Page 30 - From Italian Lives, Cape Breton Memories: From the Memoirs of Thomas Cozzolino
ISSUE : Issue 74
Published by Ronald Caplan on 1999/6/1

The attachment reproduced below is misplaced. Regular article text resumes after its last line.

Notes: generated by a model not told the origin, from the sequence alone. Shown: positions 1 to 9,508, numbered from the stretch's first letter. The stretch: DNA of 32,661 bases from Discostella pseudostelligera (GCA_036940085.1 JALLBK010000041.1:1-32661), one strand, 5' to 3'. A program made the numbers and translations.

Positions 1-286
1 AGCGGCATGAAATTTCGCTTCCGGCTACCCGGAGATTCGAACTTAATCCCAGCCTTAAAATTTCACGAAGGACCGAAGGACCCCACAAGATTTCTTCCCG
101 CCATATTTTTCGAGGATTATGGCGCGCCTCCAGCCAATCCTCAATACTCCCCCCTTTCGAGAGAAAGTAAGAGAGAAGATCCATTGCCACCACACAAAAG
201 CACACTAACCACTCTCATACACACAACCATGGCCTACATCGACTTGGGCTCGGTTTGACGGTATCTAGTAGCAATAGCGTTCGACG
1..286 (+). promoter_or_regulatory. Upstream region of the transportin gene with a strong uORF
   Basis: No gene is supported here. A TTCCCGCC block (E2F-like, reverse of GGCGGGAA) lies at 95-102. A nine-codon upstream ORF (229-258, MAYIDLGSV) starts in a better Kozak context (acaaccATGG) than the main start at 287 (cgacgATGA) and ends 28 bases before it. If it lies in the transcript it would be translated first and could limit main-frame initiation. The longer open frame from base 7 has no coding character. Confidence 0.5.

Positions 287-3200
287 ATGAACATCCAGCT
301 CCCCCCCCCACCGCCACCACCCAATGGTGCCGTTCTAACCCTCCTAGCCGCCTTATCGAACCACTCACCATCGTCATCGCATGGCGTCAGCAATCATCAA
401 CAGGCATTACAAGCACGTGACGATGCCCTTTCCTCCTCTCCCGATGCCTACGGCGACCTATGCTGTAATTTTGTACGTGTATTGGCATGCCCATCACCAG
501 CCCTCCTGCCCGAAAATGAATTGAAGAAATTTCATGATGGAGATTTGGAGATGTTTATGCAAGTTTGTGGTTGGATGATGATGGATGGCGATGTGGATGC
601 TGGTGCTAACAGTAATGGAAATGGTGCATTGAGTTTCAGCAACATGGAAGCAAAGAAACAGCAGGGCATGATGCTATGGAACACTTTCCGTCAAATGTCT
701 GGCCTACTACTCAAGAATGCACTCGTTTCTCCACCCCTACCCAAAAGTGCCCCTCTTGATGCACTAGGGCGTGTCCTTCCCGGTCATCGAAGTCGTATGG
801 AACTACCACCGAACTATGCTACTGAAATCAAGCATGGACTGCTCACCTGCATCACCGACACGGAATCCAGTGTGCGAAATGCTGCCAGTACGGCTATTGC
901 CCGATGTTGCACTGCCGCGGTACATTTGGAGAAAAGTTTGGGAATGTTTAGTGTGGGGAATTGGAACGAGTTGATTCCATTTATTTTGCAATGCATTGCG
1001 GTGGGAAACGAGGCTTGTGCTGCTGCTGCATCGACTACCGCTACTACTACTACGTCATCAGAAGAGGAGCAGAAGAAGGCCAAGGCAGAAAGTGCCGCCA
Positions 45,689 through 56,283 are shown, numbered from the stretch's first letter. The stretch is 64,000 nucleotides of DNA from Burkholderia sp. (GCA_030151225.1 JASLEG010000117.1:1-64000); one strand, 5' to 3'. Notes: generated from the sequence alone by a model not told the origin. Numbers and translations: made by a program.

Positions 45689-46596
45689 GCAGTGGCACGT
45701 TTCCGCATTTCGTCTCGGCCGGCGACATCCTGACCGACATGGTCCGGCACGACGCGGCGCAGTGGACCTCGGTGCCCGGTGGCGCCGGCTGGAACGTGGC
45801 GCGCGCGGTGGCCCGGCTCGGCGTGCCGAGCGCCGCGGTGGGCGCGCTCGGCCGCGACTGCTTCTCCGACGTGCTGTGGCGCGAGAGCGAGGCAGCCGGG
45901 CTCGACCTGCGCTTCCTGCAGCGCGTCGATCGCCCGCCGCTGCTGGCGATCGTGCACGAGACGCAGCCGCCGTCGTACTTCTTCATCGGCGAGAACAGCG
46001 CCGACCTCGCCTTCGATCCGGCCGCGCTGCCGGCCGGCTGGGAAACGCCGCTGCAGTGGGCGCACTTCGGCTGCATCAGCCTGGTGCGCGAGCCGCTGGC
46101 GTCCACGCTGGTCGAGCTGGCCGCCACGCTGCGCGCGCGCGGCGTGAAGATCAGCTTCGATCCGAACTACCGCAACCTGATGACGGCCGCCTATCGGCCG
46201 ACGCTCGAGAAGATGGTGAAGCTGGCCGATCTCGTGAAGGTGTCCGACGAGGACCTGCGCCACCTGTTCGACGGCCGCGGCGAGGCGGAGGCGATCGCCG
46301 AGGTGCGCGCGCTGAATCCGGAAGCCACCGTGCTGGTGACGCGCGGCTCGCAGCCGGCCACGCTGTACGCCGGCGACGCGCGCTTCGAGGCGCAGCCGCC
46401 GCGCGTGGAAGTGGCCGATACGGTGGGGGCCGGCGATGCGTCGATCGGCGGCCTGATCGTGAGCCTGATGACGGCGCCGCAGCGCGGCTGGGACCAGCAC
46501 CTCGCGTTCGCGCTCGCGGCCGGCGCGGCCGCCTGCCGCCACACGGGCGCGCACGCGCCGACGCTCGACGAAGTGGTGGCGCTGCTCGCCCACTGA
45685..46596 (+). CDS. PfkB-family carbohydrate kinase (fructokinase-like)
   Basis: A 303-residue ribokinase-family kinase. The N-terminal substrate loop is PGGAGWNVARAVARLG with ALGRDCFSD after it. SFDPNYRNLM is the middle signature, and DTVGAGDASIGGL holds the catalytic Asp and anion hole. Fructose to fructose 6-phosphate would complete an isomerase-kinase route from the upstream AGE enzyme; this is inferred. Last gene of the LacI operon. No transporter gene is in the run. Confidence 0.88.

rmrall BUILDING SYSTEMS tors were obliged to hire foreign labourers, so they needed someone who could speak other languages. As someone who spoke three lan? guages, I fit right in. I made all of the arrangements for sleeping quarters for the men, and then I asked the Superintendent if there was an easier way to get to the frain station. He told me that there was a steamboat that went out twice a week, and that there was one leaving that night. We caught the boat that same night. The next morning, I wired the men from the frain station. I made arrangement with the steamboat Captain to take us all to Len? noxville for $80. Half way there the boat stopped. The captain told us that we had run out of wood to fire the engine. I went off with ten men in a row boat to cut some hardwood. We also picked up pieces just laying on the ground. We worked for about three hours, until the Captain said we had enough wood for the rest of the frip. The boat ar? rived in Lennoxville at 10 pm. It was so late that we ended up staying in a large cellar for the night. The next day I got the men to the camp. All 70 men boarded to? gether. We gathered sfraw for their beds, put up a stove, and bought pro? visions. By morning, we were ready for work. There was a woman in our gang who did the cooking; her husband helped her. Each man was to pay them $2 a month. This came out to a total of $140 per month, so they were well paid. The men were pleased EnerlVallJs a lightweight and versatile EPS insulated concrete forming system. Use it to build both above and below grade structures. The EnerWall building system provides superior energy efficiency and long term performance for houses, shops, barns, foundations, retaining walls, fire walls, storage tanks and sound barriers. BEAM THE CONCRETE THAT nilS THE HOUOWS AT THE TOPS AND BOTTOMS OF THE FORMS BECOMES HORIZONTAL BEAMS. THE REINFORCING STEEL SHOWN BEGINS IN THE SECOND BEAM AND IS INCLUDED IN EVERY SECOND BEAM THEREAFTER. 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I worked there for a few months as a foreman in the construction of a new steel plant. I then moved on to Pittsburgh, Pennsylvania to work as a foreman on the city sewer and water works. It was in May that I came to Canada. The CPR (Canadian Pacific Railway) was building a branch from Montreal to Smith Falls, Ontario. I first landed in Toronto by rail, tiien took a boat to Cornwall where they were building a canal. I had a gang of men with me, and I asked the Superintendent for work. We started work the next day. When noon came I stopped work, and we went for dinner. The Superintendent came over to let us know that we had to keep working until the flag came up. In the evening, they kept the men working until 6:30 pm, instead of 6 pm. The men were working 10 3/4 hours per day, but paid for 10 hours. The next day I left there with my gang, and we went to Apple Hill, Ontario to work on the new CPR railway. I worked tiiere for the summer as a foreman, then moved on to St. Anne de Bellevue, and later Sherbrooke to work on different road projects. That winter, we had over eight feet of snow. Every morning we had to shovel snow before we could begin work. In the spring of 1887, the same confractor asked me to work on the next section of road running through Maine to Saint John, New Brunswick. More tiian half the road ran through the woods, and the mosquitoes were terrible, so we decided to go to Ottawa instead. While in Ottawa, we met someone hiring men to go to Cape Breton where the government was building a railway from Port Hawkesbury to North Sydney. I spoke to the confractor, and agreed to take a gang of men to Cape Breton on condition that the company pay our fravel fare. He agreed. The men were to be paid $1.25 for each 10-hour day they worked. Our arrangement was for a six-month work period. We fravelled from Ottawa to Mulgrave, Nova Scotia by rail. From there we were to take a boat to St. Peter's Canal, but the Canal was blocked with ice. The railway manager told us to go to West Bay Road, about ten miles away, to wait for a boat. We hired a few teams to carry our baggage, and we started off on foot. We arrived at West Bay Road in late afternoon. The weather was cold along the seashore. We spent the entire night on the wharf waiting for the boat; we nearly froze. There was no accommodation in the Uttie town for such a big At the Great Hai-Dour 250 YEARS on the Halifax waterfront Art Gallery o/Nova Scotia Central Guaranty Trust Gallery in memory of Henry B Rhude 26 June - 12 September 1999 AGNS ''j • • • * ' • ? C'' i' Haiifa. '??1 Pert Antheritv RX""'- • 30
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